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Monday, March 20, 2017

Hokitika, New Zealand

TRAVEL QUOTE OF THE DAY: “Our happiest moments as tourists always seem to come when we stumble upon one thing while in pursuit of something else.” - Lawrence Block

Wow, what a great day! Not at all what I expected when I got up but it turned out great……

Woke up at 7 with the alarm but it was so hard because the sun wasn’t up yet...sigh. Finally stirred around about 7:30 and got dressed and had breakfast (cereal for both of us - I’m conserving bread so no toast for me...sad day). We got cleaned up and took a look at the situation: weather was cloudy, not too cool and it looked like rain at any minute. So decided to drive 20 minutes further north to Hokitika, a nice sized town we’ve passed through before and just take a look around. I had heard of a jade carver who taught you to carve your own jade piece and I was toying with the idea of checking into that maybe.

Made the drive just fine and arrived at Hokitika about 10:40. Parked in a nice big parking area at the i-site in the town and went in there for some advice and brochures-we always need more brochures! LOL. Then we walked down the street looking in some shop windows; Hokitika is the jade capital of NZ and has plenty of shops selling already carved pieces and artworks of it. We popped into a nice souvenir shop that had good stuff and I found several things to get. Picked out a nice wooden trivet that has NZ in paua on it and then the names of loads of NZ cities/towns on it and I think we’ve been to them all! So that will be our artwork for this trip ($35). Got a small something for Julie and a small something for Mom. Walked a bit more and went into the Fabulous Sock World It was actually pretty interesting. They make sock knitting machines there and also knit socks too. They have yarn too and I almost got some wool yarn but then saw some acrylic that I fell in love with and so I bought 3 skeins of that for a future project - I’ll have a lot of fun figuring out what to do with it! The yarn was $4.90NZ each skein so not too bad a price at all.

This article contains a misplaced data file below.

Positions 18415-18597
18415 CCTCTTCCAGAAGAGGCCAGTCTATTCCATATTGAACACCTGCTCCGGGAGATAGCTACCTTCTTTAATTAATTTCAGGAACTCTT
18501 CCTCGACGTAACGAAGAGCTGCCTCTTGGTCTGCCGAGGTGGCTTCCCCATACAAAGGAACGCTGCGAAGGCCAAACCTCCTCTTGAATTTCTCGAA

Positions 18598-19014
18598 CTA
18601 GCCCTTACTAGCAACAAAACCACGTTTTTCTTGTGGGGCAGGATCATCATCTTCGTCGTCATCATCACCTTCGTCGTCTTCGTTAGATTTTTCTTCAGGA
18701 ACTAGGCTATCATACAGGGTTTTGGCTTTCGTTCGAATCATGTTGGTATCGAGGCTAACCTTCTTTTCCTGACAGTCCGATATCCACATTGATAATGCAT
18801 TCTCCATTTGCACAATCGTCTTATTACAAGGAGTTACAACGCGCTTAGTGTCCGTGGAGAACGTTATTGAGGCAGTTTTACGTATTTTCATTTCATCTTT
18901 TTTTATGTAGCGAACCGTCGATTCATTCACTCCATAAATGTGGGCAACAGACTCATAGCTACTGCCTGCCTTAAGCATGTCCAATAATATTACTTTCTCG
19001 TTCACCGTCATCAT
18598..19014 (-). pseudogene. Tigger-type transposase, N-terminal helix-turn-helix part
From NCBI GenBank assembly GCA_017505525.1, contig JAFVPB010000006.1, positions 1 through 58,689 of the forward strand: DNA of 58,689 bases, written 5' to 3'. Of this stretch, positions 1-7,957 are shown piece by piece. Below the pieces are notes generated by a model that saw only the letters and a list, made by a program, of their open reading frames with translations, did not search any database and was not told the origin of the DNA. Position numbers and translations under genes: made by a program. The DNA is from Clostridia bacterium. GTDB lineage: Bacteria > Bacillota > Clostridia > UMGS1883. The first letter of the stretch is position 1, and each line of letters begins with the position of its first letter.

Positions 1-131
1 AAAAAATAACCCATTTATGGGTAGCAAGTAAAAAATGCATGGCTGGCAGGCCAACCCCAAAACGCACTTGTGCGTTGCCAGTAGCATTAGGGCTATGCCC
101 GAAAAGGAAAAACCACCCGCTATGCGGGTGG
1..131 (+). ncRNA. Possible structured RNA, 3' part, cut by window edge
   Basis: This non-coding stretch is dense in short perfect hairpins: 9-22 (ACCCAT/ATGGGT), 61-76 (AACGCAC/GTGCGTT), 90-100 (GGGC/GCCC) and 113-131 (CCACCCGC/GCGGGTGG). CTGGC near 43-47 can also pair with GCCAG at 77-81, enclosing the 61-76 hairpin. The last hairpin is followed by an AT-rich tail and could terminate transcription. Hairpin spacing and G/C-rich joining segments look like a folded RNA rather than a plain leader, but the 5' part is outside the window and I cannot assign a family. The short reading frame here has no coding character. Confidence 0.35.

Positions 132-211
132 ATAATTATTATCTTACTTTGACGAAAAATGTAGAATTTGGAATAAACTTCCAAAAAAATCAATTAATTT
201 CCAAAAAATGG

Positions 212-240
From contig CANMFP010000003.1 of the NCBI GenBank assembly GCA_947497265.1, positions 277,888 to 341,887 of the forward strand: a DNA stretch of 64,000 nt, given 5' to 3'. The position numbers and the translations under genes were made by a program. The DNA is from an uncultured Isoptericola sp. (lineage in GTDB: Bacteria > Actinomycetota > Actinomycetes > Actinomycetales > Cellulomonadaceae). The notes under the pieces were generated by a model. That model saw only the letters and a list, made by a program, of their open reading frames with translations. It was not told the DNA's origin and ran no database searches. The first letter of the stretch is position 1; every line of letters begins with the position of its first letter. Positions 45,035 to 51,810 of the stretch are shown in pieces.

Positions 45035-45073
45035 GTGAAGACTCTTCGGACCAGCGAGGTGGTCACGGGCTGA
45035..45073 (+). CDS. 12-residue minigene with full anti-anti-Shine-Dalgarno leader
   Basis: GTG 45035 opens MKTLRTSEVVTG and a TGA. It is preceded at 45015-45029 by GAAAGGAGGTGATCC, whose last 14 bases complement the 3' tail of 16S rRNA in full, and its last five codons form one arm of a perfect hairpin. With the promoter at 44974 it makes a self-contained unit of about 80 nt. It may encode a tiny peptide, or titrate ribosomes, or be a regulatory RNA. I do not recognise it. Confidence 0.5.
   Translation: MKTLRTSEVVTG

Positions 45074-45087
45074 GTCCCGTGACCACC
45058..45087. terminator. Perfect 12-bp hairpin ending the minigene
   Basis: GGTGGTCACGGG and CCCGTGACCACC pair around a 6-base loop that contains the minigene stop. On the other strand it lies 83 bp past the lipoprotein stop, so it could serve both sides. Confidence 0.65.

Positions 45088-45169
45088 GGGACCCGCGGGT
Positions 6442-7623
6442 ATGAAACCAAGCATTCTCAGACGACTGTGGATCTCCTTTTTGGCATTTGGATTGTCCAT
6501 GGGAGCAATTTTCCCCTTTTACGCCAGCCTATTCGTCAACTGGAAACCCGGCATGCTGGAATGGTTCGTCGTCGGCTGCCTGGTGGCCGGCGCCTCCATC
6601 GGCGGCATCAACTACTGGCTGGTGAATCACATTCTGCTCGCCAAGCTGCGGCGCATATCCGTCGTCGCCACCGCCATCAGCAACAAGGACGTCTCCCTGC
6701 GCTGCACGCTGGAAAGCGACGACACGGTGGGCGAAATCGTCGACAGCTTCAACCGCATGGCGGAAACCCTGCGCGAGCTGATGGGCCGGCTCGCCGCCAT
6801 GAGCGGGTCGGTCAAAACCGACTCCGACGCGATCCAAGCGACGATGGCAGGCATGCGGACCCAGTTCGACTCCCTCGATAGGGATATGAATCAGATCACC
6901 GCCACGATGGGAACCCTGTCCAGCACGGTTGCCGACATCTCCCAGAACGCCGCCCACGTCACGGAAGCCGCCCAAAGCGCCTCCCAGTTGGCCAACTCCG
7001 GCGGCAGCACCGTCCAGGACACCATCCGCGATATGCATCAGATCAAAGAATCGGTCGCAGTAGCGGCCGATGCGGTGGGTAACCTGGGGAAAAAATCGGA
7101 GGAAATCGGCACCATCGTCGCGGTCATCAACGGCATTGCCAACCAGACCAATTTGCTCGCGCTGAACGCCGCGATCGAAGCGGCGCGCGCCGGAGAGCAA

It was about 12:30 and we were trying to decide on lunch and found the Stonz and Bonz shop I mentioned earlier. We decided to pop in and ask him about how to polish our stones from Gemstone Beach when we get home and for me to look at the jade situation and see if I wanted to get into carving something. Well, Steve is the man and he was very nice. Art went back to the van to get our bags of rocks and brought them in. I picked out 4 I was interested in polishing and Steve said you want to do it here? He had 2 customers back in the workshop making jade pieces but had room so he said come on back and meet them and you can polish your rocks too. So met a gal from California and another Kiwi guy. Their pieces looked nice but not outstanding; I think jade carving might be harder than bone carving like we did several years ago in Nelson. Anyway, Steve’s helper got us started using a special sandpaper you use under running water. About 10 minutes with the heavy grade then 10 minutes with the finer grade. It was amazing what a difference it made! I was so happy with how they were looking; I had started with 4 but narrowed it to 3 because they were looking the best of the bunch. Art had a couple he was working on too; one was a white/greenish light colored one that was cool and the other was a speckled one that is just gorgeous - reminds me of my countertop at home.